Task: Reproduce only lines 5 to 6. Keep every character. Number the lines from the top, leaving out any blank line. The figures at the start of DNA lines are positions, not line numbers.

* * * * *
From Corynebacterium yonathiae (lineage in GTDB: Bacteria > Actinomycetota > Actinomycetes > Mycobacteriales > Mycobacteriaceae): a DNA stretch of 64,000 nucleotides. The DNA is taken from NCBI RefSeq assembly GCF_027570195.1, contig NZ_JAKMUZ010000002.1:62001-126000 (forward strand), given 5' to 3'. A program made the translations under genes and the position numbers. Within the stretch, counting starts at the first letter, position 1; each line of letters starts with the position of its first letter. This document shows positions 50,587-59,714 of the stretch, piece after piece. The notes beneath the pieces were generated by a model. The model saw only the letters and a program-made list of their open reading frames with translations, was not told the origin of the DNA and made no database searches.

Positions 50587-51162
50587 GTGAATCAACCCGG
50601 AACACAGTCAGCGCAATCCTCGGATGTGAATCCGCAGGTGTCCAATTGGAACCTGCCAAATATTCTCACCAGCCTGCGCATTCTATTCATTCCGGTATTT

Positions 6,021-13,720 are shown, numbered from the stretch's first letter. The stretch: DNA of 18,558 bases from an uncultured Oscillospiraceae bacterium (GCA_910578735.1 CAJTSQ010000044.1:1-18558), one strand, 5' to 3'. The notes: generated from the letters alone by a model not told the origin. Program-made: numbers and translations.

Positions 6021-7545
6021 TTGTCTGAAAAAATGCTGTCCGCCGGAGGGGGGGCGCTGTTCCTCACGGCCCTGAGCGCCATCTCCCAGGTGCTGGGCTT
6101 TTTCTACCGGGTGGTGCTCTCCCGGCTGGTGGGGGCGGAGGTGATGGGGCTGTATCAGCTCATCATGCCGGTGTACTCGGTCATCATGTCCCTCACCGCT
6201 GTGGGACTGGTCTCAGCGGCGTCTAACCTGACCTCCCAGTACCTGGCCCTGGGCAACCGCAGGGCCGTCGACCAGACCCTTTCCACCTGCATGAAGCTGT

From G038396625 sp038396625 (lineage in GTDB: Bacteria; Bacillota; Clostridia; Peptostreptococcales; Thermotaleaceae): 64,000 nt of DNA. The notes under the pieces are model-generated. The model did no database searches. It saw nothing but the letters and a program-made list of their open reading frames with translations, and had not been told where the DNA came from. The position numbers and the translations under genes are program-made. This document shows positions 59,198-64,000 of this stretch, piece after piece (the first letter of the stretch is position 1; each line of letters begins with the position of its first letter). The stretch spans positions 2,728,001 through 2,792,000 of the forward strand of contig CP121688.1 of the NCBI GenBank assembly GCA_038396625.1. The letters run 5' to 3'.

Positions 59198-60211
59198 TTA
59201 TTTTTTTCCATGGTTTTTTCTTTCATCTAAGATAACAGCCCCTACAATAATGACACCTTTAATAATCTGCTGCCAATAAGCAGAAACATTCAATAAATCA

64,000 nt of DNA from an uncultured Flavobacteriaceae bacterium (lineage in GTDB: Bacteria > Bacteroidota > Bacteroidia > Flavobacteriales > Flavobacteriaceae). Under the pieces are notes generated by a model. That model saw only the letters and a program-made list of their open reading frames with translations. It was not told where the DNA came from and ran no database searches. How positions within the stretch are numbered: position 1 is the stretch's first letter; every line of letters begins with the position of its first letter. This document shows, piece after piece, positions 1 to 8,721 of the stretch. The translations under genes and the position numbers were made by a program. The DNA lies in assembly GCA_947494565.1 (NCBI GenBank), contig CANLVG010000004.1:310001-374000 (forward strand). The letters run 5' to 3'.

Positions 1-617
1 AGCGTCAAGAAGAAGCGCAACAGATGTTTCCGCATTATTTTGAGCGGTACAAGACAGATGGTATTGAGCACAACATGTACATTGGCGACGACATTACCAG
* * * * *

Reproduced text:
Positions 6,021-13,720 are shown, numbered from the stretch's first letter. The stretch: DNA of 18,558 bases from an uncultured Oscillospiraceae bacterium (GCA_910578735.1 CAJTSQ010000044.1:1-18558), one strand, 5' to 3'. The notes: generated from the letters alone by a model not told the origin. Program-made: numbers and translations.

Positions 6021-7545